The long-awaited decision in Lachaux v Independent Print Ltd  EWCA Civ 1334 has brought some badly-needed clarity and certainty to the law of libel, and it seems fair to say that reports of the death of the libel writ have been greatly exaggerated. The decision interprets both the meaning of section 1(1) of the Defamation Act 2013 – “the serious harm” test – and determines the point at which a claim for libel crystallises.
In Singh v Weayou  EWHC 2102 (QB), the Claimant Keith Singh, a Night Services Coordinator at the Priory Hospital in Roehampton, sued the Defendant Joseph Weayou, a Health Care Assistant at the same hospital, for libel and malicious falsehood in respect of an email Mr Weayou had sent on 24 August 2015 to the HR Manager and a senior manager at the hospital. In the email, Mr Weayou made a number of allegations, including, most seriously, that Mr Singh had sexually assaulted him.
The Ministry of Justice has published annual statistics which further suggest that London’s reputation as the ‘libel capital of the world’ might be undeserved. The 2016 figures show that only 112 claims were issued in the Royal Courts of Justice (RCJ) in London (all defamation claims must be issued in the High Court; the vast majority of these are issued in the RCJ). This is the lowest number recorded over three decades-worth of record-keeping.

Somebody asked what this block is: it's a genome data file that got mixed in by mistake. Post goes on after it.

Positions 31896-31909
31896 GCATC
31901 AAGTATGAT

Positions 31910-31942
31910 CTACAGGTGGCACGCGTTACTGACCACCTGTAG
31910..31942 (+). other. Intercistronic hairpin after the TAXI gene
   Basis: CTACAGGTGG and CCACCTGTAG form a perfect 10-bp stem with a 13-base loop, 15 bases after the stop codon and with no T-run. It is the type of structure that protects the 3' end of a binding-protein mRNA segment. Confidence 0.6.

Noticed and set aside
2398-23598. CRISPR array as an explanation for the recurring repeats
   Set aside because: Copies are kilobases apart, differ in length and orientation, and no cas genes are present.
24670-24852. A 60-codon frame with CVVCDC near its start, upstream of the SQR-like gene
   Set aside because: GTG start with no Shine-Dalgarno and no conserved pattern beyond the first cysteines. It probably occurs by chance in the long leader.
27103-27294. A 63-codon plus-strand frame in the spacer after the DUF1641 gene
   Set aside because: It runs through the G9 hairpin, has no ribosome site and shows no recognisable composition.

Following a high-profile, televised police raid on his Berkshire home in 2014, Sir Cliff Richard issued claims against the BBC and South Yorkshire Police for the misuse of his private information, infringement of his Article 8 ECHR right to a private life, and breach of the Data Protection Act 1998. In a recent hearing before Mr Justice Mann, Sir Cliff’s legal team stated that they had reached a settlement agreement with South Yorkshire Police and had agreed to stay proceedings against the BBC for one month in an attempt to reach a settlement.
Defamation proceedings have been issued in the High Court against former UKIP leader Nigel Farage after he accused the charity Hope not Hate of being ‘violent and undemocratic’. The allegation was made on 20 December 2016 on LBC radio’s breakfast show.
Prince Moulay Hicham Ben Abdallah Al Alouai of Morocco (‘the Prince’) has won an appeal against Elaph Publishing Limited (‘Elaph’) that now allows him to advance a claim under the Data Protection Act 1998 (‘DPA’) and also overturned a previous ruling that the words published were not capable of being defamatory.